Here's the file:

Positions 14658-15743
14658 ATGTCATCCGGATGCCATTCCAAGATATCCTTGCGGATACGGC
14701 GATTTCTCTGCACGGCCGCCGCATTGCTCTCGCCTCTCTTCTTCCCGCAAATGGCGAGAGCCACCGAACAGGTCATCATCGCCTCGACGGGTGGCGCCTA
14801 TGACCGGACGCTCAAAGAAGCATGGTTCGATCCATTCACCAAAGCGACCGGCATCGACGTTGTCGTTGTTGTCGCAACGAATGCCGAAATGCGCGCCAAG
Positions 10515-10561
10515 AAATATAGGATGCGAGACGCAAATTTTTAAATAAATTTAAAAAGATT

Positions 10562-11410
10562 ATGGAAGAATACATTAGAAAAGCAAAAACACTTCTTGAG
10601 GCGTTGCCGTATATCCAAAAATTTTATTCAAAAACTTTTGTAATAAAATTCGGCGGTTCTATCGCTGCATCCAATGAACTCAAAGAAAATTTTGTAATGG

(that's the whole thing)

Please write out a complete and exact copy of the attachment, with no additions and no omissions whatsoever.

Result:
Positions 14658-15743
14658 ATGTCATCCGGATGCCATTCCAAGATATCCTTGCGGATACGGC
14701 GATTTCTCTGCACGGCCGCCGCATTGCTCTCGCCTCTCTTCTTCCCGCAAATGGCGAGAGCCACCGAACAGGTCATCATCGCCTCGACGGGTGGCGCCTA
14801 TGACCGGACGCTCAAAGAAGCATGGTTCGATCCATTCACCAAAGCGACCGGCATCGACGTTGTCGTTGTTGTCGCAACGAATGCCGAAATGCGCGCCAAG
Positions 10515-10561
10515 AAATATAGGATGCGAGACGCAAATTTTTAAATAAATTTAAAAAGATT

Positions 10562-11410
10562 ATGGAAGAATACATTAGAAAAGCAAAAACACTTCTTGAG
10601 GCGTTGCCGTATATCCAAAAATTTTATTCAAAAACTTTTGTAATAAAATTCGGCGGTTCTATCGCTGCATCCAATGAACTCAAAGAAAATTTTGTAATGG